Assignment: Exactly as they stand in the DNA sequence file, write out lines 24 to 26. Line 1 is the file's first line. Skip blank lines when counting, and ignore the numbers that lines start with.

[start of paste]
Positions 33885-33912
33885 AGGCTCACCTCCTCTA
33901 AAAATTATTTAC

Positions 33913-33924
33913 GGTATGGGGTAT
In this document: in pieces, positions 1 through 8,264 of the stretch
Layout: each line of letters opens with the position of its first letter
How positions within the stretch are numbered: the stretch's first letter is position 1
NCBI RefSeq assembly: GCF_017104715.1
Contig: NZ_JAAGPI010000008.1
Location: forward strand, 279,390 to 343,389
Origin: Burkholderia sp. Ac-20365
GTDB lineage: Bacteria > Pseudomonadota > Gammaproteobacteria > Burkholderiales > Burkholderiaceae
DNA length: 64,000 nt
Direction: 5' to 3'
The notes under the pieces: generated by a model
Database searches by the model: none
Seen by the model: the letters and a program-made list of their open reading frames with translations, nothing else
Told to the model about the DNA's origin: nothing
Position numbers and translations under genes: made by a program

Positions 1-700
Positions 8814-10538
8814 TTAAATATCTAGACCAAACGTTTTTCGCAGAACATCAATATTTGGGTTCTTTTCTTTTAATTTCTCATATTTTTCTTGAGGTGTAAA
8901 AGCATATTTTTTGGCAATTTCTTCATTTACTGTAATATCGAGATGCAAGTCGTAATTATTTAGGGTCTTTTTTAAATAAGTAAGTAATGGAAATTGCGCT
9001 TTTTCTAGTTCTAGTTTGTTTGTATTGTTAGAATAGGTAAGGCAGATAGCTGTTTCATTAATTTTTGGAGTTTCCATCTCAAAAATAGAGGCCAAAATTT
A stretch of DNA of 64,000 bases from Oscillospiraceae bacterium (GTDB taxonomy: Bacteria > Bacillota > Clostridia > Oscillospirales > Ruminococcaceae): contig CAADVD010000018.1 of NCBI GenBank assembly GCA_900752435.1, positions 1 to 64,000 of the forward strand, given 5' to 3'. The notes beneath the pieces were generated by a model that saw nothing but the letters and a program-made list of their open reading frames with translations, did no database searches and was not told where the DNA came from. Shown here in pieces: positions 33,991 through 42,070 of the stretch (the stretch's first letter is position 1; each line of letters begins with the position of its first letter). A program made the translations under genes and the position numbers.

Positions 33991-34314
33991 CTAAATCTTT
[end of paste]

8901 AGCATATTTTTTGGCAATTTCTTCATTTACTGTAATATCGAGATGCAAGTCGTAATTATTTAGGGTCTTTTTTAAATAAGTAAGTAATGGAAATTGCGCT
9001 TTTTCTAGTTCTAGTTTGTTTGTATTGTTAGAATAGGTAAGGCAGATAGCTGTTTCATTAATTTTTGGAGTTTCCATCTCAAAAATAGAGGCCAAAATTT
A stretch of DNA of 64,000 bases from Oscillospiraceae bacterium (GTDB taxonomy: Bacteria > Bacillota > Clostridia > Oscillospirales > Ruminococcaceae): contig CAADVD010000018.1 of NCBI GenBank assembly GCA_900752435.1, positions 1 to 64,000 of the forward strand, given 5' to 3'. The notes beneath the pieces were generated by a model that saw nothing but the letters and a program-made list of their open reading frames with translations, did no database searches and was not told where the DNA came from. Shown here in pieces: positions 33,991 through 42,070 of the stretch (the stretch's first letter is position 1; each line of letters begins with the position of its first letter). A program made the translations under genes and the position numbers.